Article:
Farmers and other agricultural enterprises in California will likely be as negatively impacted as any industry in the state if new minimum wage regulations strike next year.
With 500,000 or more farm workers employed in the state’s gigantic agricultural complex, you’d expect the increase by imposed state wage control to be a boon and a boost. However, many farmers and farm employers view it as an impending disaster.
The grass roots cause for their pessimistic view is that the pay demand flies in the face of basic economic principles; no matter how much they, state legislators, bureaucrats or labor union leaders might want workers to take home more money.
Many farmers are convinced that those who crafted the regulation are not on the same page with them, or with the economic system of the country.
For most farmers, the basic tenets of the country’s traditional free enterprise economy prevail. Their incomes are subject to the free market economy. Even when their outputs move as exports, they are subject to the prevailing market. This doesn’t mean they don’t bargain hard, often as groups, for the best price the market will yield.
But allowing the government, especially at the state level, to determine the minimum amount employees are paid simply rubs them the wrong way. Many of them wonder why it doesn’t seem to have the same effect on a large majority of the population.
“Weren’t labor unions supposed to accomplish increased pay for their members?,” they ask. Two jarring outcomes help to answer that question.
First, labor union membership includes only about 9 percent of American workers in private employment. In agriculture, the utter failure of the United Farmworkers Union is close at hand. In 50 years it has convinced fewer than 5,000 to join its ranks, less than 1 percent of those working on California farms.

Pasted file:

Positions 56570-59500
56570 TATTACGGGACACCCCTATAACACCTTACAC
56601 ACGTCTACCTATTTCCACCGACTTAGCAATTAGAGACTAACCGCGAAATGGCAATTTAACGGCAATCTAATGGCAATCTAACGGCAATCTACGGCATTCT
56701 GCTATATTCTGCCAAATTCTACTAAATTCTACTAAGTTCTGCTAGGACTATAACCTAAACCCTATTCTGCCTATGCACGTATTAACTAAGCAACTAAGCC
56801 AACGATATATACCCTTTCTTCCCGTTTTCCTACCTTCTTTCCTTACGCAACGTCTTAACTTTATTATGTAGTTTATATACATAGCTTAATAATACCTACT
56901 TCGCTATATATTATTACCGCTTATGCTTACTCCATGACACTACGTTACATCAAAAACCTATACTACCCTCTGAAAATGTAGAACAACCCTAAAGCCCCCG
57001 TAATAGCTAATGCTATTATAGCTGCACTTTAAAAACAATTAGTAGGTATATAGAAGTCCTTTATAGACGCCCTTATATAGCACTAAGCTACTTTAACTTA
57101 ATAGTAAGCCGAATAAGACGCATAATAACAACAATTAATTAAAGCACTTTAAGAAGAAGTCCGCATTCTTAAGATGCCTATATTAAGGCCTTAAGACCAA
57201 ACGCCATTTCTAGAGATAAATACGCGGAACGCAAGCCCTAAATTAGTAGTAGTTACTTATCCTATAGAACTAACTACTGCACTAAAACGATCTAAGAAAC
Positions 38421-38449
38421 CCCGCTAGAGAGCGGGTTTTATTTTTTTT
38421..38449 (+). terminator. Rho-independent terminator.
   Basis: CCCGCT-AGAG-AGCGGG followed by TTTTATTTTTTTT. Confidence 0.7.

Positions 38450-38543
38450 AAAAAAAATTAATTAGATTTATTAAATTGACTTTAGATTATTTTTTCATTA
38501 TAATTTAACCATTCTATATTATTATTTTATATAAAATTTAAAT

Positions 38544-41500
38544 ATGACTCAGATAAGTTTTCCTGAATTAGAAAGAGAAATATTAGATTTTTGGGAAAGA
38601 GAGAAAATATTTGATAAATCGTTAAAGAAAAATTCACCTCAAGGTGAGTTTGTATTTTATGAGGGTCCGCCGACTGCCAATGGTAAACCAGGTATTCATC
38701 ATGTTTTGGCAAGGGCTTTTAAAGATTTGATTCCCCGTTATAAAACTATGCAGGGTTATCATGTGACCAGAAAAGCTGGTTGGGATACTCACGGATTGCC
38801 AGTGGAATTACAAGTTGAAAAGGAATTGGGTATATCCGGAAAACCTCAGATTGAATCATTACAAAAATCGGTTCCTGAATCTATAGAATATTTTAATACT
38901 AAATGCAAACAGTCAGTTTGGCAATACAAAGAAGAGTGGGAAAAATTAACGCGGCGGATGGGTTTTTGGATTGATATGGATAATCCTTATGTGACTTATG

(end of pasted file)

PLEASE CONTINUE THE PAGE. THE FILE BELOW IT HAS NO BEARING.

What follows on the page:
But packinghouses, canneries, and other processing facilities handling agricultural products do rely on union members. When the wages of those workers rise by demand of state regulation union coffers increase. Most union dues are calculated as a percentage of the wage each member receives.
Of course, governments benefit as wages increase. Taxes received from individual taxpayers increase as wages, especially minimum wages, go up. While unions traditionally have depended on increased memberships to fatten their budgets, controlled wage schedules now do it for them.
And for governments, a simple regulation is all that is required to bring in additional millions in tax revenue. Is it any wonder why a minimum wage increase such as California’s finds so little opposition? Wage earners hardly need to lobby for increased wages; union lobbyists, legislators, and bureaucrats at all levels become their spokesmen.
So “What’s the harm?, many ask. The harm is to the power and subtle influence of the free market economy - the economic force that has shaped and strengthened the financial backbone of America from its beginning. It has operated faithfully for nearly 250 years to create the economic behemoth that is the United States and made it the envy of the world’s nations.
California’s enviable farming industry is a direct beneficiary of the country’s free market economy. Farmers seem to understand the basic economic truth, but they see their elected representatives disregard it in favor of regulating wages, a vital step toward a controlled economy.
Another victim of controlled and contrived salary levels is freedom. Bargaining for wages is severely limited, especially at the so-called minimum level. Skills, dedication, ambition, and responsiveness to instruction tend to take a back seat as employee attributes.
On the farm, disaster is invited when traditional principles are violated. Farmers wonder if tinkering with the traditional economy isn’t an engraved invitation.